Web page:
(illustration by Joaquin Romero) In November, CB hosted its biannual blood drive, an opportunity for students to take some time and donate to a good cause. Dozens of students donate their blood each semester, but what does the process actually entail? And why do people do it? In search for an answer, I asked students […]
(illustration by Joaquin Romero)
In November, CB hosted its biannual blood drive, an opportunity for students to take some time and donate to a good cause. Dozens of students donate their blood each semester, but what does the process actually entail? And why do people do it? In search for an answer, I asked students throughout the day about their experience with the blood drive.
According to Athletic Trainer Mrs. Darci Calista, who currently runs the blood drive, it’s been a staple at CB for as long as she can remember.
“It’s been here for a really, really long time,” she says. “I took it over for another teacher that left”
And according to science instructor Mrs. Nicole Brousseau, who also helps run the event, the blood drive is simply a result of CB’s own philosophy.
“We are all about service and helping — it fits into what we do,” she said. “That’s who we are at CB — helping others. And what better way than to help them live?”
Mrs. Brousseau has been running blood drives since she was in college, and estimates that this was her 14th event. And Ms. Calista has run the past 10 blood drives at CB and has donated blood a collective 40 times.
“It’s an easy way to help save a life,” Ms. Calista replied. “It doesn’t cost money — just a little bit of time.”
“I think people see that it helps people, or at least are aware of how much it helps,” Mrs. Brousseau says.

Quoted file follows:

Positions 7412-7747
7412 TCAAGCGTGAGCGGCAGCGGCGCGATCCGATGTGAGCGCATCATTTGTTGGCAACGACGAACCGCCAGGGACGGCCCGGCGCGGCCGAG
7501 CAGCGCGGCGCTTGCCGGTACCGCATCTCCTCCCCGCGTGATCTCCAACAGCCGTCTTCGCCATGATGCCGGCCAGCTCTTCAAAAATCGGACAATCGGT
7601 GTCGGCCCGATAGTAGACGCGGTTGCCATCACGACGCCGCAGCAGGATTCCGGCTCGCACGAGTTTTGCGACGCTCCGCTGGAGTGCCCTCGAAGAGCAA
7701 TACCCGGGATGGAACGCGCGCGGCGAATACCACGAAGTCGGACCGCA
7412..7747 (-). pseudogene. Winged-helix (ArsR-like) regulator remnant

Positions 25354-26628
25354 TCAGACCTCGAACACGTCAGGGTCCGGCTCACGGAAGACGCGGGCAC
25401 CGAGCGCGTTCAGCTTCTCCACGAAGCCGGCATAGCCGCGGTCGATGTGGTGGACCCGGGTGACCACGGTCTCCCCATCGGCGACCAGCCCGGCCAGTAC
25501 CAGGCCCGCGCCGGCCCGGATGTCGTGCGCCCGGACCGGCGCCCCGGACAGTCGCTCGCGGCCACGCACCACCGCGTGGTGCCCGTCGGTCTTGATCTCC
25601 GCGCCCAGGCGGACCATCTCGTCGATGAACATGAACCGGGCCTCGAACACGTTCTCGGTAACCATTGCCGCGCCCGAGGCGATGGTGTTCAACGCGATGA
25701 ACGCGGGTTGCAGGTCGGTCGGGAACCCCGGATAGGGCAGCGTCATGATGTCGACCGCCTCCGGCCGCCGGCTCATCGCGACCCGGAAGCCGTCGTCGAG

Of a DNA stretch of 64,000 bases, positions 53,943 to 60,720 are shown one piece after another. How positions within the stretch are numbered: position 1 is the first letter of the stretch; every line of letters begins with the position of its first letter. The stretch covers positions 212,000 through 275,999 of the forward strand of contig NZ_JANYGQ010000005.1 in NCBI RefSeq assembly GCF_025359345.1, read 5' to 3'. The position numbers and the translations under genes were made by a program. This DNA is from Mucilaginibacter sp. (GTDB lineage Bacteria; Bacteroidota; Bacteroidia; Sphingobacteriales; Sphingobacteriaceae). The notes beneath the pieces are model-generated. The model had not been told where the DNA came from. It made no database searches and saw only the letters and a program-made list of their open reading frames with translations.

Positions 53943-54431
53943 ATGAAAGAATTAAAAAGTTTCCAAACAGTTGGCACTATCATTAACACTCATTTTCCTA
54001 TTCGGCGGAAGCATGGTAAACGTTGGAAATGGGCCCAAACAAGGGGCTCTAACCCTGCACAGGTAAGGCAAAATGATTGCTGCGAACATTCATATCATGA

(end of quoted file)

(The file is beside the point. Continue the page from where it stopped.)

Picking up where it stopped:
Giving blood costs a person almost nothing, but can in turn save multiple lives. Most donations are only a pint of blood, at most one tenth of our total supply and is an amount that regenerates within 24-48 hours.
So why don’t more people donate? For a lot of people, it’s fear. According to the Community Blood Center, at least 10% of people have a fear of needles, though that number is probably much higher. For many more, it’s that they simply don’t know that they can donate. Would you if not for the one we host?
A blood drive like CB’s not only helps actually collect blood, but also raises awareness of the issue going forward. Even if you can’t give blood, simply telling other people about a blood drive can go a long way.
Another big factor is convenience. While we students may love the fact that donating takes us out of school for an hour, others find it hard to amass that kind of time, especially when there isn’t a blood drive in their area. So what is it like actually donating blood?
Personally, this was my fourth time donating blood, and the process has always seemed almost natural. Back in sophomore year when I knew very little about the process, I was motivated largely by the idea of skipping class and stuffing my face with donuts for roughly an hour. Since then, I’ve thankfully found a very different reason to donate blood.
When I first gave blood, I was surprised that the small amount you give is enough to save three adults or ninety-six babies. I also learned about the nationwide shortages of blood and that donations last at best for only forty-two days. But what shocked me most is that of the 37% of people eligible to give blood, only 10% ever will, and fewer will do it regularly. This made me feel like my donation, all of our donations at that, really matter, and since then I’ve made a point of giving blood at every opportunity and encouraging others to do the same.
But what did other people have to say about their experience? After donating, I asked a multitude of fellow donors what their thoughts were on the process and received quite a lot of answers. For Pavan Singh (‘19), it’s mostly a grade boost.
“I’m doing it because I get points for my leadership class,” he admitted, before adding that “ it’s something cool to do that I’ve never experienced before.”
Emelia Sprott (‘20) also felt obligation from a class.
“I’m in sports med, I feel like I have to,” she said.